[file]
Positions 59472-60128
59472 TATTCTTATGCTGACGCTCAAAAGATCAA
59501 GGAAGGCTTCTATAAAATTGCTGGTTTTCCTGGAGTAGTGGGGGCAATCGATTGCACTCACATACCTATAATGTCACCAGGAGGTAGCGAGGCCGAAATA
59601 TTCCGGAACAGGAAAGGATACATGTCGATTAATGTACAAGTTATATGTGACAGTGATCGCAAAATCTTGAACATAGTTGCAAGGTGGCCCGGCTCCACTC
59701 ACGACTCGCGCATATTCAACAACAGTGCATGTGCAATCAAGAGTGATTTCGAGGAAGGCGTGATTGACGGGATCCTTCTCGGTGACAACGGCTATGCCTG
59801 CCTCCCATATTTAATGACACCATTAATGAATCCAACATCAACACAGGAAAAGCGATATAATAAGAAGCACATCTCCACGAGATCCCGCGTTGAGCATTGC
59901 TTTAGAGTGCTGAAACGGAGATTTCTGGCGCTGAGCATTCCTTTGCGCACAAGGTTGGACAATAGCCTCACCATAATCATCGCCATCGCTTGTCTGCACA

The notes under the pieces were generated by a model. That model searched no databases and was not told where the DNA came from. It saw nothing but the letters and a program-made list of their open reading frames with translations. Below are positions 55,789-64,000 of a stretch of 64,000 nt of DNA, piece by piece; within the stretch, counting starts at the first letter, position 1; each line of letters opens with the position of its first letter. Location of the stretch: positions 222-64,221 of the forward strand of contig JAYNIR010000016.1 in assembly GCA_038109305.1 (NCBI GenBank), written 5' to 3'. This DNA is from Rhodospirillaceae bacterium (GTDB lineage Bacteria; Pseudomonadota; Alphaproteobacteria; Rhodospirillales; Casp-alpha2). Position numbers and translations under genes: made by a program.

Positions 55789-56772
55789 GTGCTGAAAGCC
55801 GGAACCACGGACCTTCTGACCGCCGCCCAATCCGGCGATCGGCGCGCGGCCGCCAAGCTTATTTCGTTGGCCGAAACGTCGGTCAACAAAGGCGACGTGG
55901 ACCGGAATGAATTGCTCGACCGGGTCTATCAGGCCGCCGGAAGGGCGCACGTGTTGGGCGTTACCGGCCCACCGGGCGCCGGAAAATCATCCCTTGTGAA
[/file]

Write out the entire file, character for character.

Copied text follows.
Positions 59472-60128
59472 TATTCTTATGCTGACGCTCAAAAGATCAA
59501 GGAAGGCTTCTATAAAATTGCTGGTTTTCCTGGAGTAGTGGGGGCAATCGATTGCACTCACATACCTATAATGTCACCAGGAGGTAGCGAGGCCGAAATA
59601 TTCCGGAACAGGAAAGGATACATGTCGATTAATGTACAAGTTATATGTGACAGTGATCGCAAAATCTTGAACATAGTTGCAAGGTGGCCCGGCTCCACTC
59701 ACGACTCGCGCATATTCAACAACAGTGCATGTGCAATCAAGAGTGATTTCGAGGAAGGCGTGATTGACGGGATCCTTCTCGGTGACAACGGCTATGCCTG
59801 CCTCCCATATTTAATGACACCATTAATGAATCCAACATCAACACAGGAAAAGCGATATAATAAGAAGCACATCTCCACGAGATCCCGCGTTGAGCATTGC
59901 TTTAGAGTGCTGAAACGGAGATTTCTGGCGCTGAGCATTCCTTTGCGCACAAGGTTGGACAATAGCCTCACCATAATCATCGCCATCGCTTGTCTGCACA

The notes under the pieces were generated by a model. That model searched no databases and was not told where the DNA came from. It saw nothing but the letters and a program-made list of their open reading frames with translations. Below are positions 55,789-64,000 of a stretch of 64,000 nt of DNA, piece by piece; within the stretch, counting starts at the first letter, position 1; each line of letters opens with the position of its first letter. Location of the stretch: positions 222-64,221 of the forward strand of contig JAYNIR010000016.1 in assembly GCA_038109305.1 (NCBI GenBank), written 5' to 3'. This DNA is from Rhodospirillaceae bacterium (GTDB lineage Bacteria; Pseudomonadota; Alphaproteobacteria; Rhodospirillales; Casp-alpha2). Position numbers and translations under genes: made by a program.

Positions 55789-56772
55789 GTGCTGAAAGCC
55801 GGAACCACGGACCTTCTGACCGCCGCCCAATCCGGCGATCGGCGCGCGGCCGCCAAGCTTATTTCGTTGGCCGAAACGTCGGTCAACAAAGGCGACGTGG
55901 ACCGGAATGAATTGCTCGACCGGGTCTATCAGGCCGCCGGAAGGGCGCACGTGTTGGGCGTTACCGGCCCACCGGGCGCCGGAAAATCATCCCTTGTGAA